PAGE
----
The final contention as to the selection of the jury raised by appellant concerns the constitutionality of the present mode of selecting jury panels in Philadelphia County. The Act of May 10, 1949, P. L. 1066, 17 P.S. §§ 1251 et seq., provides that the members of the jury panel are to be randomly selected from the lists
[ 447 Pa. Page 411]
of the registered voters in the county. Appellant urges that the statutory jury panel is unrepresentative of the general community and therefore unconstitutional because: (1) people under twenty-one are excluded,*fn3 (2) non-registered persons are excluded, and (3) non-property holders are excluded.
As to the minimum age of the jury panel appellant argues that at the time of the trial he was under twenty-one, and that by systemically excluding those persons under twenty-one the statutory scheme for selecting jury panels denied defendant his asserted Sixth Amendment right to a trial "by his peers". Appellant concedes, as he must, that the Legislature has the power to set some minimum age requirement for jury service. We cannot conclude that the Legislature was acting without a rational basis in determining that the minimum age for voting was an appropriate minimum age for jury service. See Hoyt v. Florida, 368 U.S. 57, 82 S. Ct. 159 (1961).
Appellant's second argument is that limiting the selection of the jury panel list to registered voters in Philadelphia County systemically excludes non-registered persons and consequently serves to exclude a discernible "economic, religious and racial class." At trial defendant requested an opportunity to present witnesses to show what he asserts to be the unconstitutionality of the present method of selecting juries in Philadelphia County. This request was denied by the trial court.
We cannot find that it was error to deny defendant the opportunity to present witnesses on this issue. The witnesses that defendant sought to present were the jury trial commissioners, a representative from the registration commission, and the defendant himself. At
[ 447 Pa. Page 412]
most these witnesses could have established only the means by which the present jury panel selection system operates. That fact was not in dispute. The witnesses requested would not have aided defendant in his attempt to show the asserted systematic exclusion of a definable class. Appellant's brief is similarly silent on any specific proof or convincing argument that the present method of jury selection serves as a de facto exclusion of any class. Appellant's offer of proof was quite properly refused.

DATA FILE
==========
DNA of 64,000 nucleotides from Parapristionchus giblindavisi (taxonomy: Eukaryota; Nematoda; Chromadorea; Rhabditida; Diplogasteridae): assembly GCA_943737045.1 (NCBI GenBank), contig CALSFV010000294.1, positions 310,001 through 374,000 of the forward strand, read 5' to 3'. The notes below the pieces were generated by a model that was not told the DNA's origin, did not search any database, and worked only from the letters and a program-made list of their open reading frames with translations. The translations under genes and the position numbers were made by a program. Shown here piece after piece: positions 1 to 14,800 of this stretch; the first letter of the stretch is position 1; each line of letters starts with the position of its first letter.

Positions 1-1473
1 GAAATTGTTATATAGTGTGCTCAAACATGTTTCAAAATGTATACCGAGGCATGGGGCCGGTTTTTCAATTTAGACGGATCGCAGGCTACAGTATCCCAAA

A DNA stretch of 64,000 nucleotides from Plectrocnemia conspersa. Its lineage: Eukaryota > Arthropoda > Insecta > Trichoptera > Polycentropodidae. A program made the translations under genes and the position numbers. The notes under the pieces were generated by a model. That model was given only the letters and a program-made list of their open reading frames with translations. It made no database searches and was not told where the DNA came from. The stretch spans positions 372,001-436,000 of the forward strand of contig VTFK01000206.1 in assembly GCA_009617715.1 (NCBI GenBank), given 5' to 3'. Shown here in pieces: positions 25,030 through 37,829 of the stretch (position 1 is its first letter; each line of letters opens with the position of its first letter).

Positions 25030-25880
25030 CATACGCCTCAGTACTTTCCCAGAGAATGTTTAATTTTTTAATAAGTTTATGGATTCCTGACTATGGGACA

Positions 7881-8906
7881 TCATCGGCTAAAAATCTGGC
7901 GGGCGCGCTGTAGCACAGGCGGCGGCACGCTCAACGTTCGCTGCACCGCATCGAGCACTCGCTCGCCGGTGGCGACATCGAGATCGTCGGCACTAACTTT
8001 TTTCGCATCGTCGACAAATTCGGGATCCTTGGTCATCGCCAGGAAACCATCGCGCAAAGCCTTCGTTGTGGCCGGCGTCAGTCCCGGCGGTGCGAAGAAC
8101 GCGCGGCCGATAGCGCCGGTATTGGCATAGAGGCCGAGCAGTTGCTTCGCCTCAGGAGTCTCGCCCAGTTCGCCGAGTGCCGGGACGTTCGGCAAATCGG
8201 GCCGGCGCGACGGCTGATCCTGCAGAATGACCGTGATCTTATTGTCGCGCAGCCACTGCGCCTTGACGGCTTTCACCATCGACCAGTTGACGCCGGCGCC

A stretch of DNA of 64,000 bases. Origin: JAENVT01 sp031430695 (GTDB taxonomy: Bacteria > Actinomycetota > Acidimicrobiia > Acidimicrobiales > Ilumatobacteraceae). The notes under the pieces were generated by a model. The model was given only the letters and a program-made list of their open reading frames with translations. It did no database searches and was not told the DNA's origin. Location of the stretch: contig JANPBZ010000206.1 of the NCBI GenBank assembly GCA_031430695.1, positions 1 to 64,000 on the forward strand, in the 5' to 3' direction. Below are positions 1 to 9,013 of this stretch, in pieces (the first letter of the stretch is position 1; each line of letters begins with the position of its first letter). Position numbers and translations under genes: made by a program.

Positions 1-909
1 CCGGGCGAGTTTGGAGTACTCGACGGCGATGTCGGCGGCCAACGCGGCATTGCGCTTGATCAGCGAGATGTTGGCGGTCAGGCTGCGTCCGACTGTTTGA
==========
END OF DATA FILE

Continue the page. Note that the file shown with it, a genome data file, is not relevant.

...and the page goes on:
Appellant's argument that the statutory scheme excludes non-property holders from the jury panel is patently without merit. His reliance on the Act of May 11, 1925, P. L. 561, §§ 6, 7, 17 P.S. §§ 1276, 1277, which he contends excludes non-property holders from the jury panel, is misplaced. In the first place, that act applies only to counties of the second class. Philadelphia County is a county of the first class, defined by the Act of July 10, 1919, P. L. 887, § 1, as amended, 16 P.S. § 7111, as any county with a population of over "one million eight hundred thousand inhabitants". Secondly, the Act of May 11, 1925, relied on by appellant was recently construed in Clark v. Ellenbogen, 319 F. Supp. 623 (W.D. Pa. 1970), to not exclude non-property holders from prospective jury panel lists.
In an effort to establish a claim of self-defense to the charge of murder, defendant took the stand and gave his version of what happened on the night he killed the deceased. On cross-examination the prosecutor asked defendant to explain inconsistencies between his testimony at trial and the written statement he had given the police prior to trial. The defendant explained that he had told the police the full story but they had failed to record his entire statement.
[ 447 Pa. Page 413]
In an effort to impeach defendant the prosecutor then for the first time raised a subject that had not been covered or raised by defendant in his direct examination. The prosecutor asked defendant whether he had been beaten by the police when he gave the written statement. Defendant replied affirmatively. The prosecutor, over objection, then asked him exactly who had struck him and how many times. Defendant was unable to remember. Over defense counsel's further objection the prosecutor then proceeded to read from the notes of the pre-trial suppression hearing. There defendant specifically claimed police brutality, a contention which he had subsequently dropped at trial. Defendant now argues that because the issue of the voluntariness of the statement was not in any way contested by defendant or defendant's direct examination, this was an impermissible form of impeachment.